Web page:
The CSLU engineer working with NGSW is one of the founding members of the CLSU and is its associate director.
The faculty member associated with NGSW belongs to the Department of Teacher Education and works largely alone.
The school systems involved with the NGSW include the tiny rural community of Baldwin, the Detroit suburb of Oak Park, and the city of Benton Harbor (National Gallery of the Spoken Word, 1998).
If the metaphor of the cultural map of the NGSW can be carried further, several other external powers influence the service goals and end-user populations.
At the Ithaca, New York, conference (October 1999), NGSW library staff recognized the value of using Encoded Archival Description (EAD) for doing bibliographic description of the sound files.
The computing staff manages the infrastructure that NGSW will use for delivering the digital sound, which gives them a strong interest in how the services are delivered.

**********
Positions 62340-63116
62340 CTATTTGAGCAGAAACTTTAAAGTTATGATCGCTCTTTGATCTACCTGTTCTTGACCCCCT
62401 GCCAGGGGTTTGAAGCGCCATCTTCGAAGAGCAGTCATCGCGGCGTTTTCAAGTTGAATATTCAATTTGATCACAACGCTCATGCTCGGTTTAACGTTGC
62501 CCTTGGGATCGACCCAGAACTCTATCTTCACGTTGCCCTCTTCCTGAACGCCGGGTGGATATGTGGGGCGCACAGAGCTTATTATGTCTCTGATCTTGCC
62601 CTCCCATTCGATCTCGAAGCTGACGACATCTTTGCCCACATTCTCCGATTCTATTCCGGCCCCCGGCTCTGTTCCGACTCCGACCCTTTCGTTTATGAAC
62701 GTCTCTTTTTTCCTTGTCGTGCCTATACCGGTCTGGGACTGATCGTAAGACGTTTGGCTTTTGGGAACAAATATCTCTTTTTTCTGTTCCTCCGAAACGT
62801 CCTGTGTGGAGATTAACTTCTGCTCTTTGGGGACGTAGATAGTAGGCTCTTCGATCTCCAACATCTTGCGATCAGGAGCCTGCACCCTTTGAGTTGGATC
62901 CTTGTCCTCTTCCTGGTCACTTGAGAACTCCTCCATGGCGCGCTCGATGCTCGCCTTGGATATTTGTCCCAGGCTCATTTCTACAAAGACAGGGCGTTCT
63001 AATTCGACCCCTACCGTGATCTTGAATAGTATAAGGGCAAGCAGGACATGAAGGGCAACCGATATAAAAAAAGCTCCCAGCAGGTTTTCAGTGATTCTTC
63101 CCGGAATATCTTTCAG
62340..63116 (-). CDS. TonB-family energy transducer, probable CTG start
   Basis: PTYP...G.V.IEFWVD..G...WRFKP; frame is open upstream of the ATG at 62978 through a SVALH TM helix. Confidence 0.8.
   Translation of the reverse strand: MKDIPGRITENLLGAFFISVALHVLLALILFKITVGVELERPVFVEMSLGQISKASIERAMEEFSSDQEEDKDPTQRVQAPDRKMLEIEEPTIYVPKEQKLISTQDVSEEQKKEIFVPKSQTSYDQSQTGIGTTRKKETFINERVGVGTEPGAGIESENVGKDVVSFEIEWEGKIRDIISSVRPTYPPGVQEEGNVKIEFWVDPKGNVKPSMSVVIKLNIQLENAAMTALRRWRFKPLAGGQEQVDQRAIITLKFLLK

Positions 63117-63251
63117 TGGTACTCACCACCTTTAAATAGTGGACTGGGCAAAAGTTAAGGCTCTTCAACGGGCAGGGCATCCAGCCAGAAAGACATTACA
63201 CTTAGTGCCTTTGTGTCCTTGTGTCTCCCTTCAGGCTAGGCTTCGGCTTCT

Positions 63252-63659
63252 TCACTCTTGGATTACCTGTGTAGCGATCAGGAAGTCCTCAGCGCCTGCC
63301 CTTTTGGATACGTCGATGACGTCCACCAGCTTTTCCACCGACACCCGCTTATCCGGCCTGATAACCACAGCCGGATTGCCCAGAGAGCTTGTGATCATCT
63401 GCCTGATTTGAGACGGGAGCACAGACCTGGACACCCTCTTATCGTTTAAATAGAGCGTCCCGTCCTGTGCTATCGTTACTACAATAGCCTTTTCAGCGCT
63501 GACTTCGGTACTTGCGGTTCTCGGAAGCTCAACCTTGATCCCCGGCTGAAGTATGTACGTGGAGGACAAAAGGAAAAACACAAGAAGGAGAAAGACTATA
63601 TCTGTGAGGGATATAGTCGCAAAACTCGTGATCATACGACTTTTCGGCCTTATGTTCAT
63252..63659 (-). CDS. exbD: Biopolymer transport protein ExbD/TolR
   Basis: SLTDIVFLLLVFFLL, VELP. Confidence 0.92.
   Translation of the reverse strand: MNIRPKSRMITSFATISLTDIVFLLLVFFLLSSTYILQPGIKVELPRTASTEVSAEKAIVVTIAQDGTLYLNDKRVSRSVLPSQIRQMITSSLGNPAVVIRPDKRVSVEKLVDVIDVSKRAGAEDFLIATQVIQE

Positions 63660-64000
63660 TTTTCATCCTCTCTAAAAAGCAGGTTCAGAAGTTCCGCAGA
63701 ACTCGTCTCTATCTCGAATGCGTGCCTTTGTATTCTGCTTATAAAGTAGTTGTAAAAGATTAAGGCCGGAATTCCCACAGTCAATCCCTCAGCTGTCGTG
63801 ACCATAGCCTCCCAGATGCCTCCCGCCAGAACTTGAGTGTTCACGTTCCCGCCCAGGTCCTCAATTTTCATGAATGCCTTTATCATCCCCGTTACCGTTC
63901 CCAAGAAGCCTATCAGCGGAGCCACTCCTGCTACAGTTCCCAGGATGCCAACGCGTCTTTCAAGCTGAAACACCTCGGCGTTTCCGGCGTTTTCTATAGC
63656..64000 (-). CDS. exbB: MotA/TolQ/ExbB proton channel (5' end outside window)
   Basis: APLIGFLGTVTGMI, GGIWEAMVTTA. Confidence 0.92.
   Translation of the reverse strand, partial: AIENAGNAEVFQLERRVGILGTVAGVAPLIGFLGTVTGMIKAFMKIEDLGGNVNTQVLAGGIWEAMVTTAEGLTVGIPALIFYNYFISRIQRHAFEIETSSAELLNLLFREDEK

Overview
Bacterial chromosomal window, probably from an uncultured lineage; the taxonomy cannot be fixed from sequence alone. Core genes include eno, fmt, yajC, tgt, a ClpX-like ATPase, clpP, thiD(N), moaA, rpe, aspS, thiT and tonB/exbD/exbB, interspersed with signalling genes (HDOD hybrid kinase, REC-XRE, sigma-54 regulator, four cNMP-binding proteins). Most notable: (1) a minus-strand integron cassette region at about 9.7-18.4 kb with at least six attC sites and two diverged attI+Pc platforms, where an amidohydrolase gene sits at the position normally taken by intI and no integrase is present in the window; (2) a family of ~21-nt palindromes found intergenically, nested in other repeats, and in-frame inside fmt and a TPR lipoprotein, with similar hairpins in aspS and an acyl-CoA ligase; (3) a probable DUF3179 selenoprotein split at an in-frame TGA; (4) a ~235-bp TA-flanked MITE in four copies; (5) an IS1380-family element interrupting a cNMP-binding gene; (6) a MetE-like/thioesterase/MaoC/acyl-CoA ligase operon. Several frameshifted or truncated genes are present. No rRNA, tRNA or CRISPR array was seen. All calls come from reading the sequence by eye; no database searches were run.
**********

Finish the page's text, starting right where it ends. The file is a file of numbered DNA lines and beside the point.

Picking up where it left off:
These are the end-users for much of the administration's work, and the more the NGSW service objectives satisfy them, the easier it is to keep the institution funded and functioning.
Their influence on the NGSW at this point is negligible but, when federal funds run short, their resources may grow more tempting and their goals more of an issue.
Several standards groups, both formal and informal, take an interest in the NGSW.
These standards groups are particularly important for NGSW because, without their endorsement, much of the research and work remains idiosyncratic and local, and it becomes liable to revision when a better idea comes along.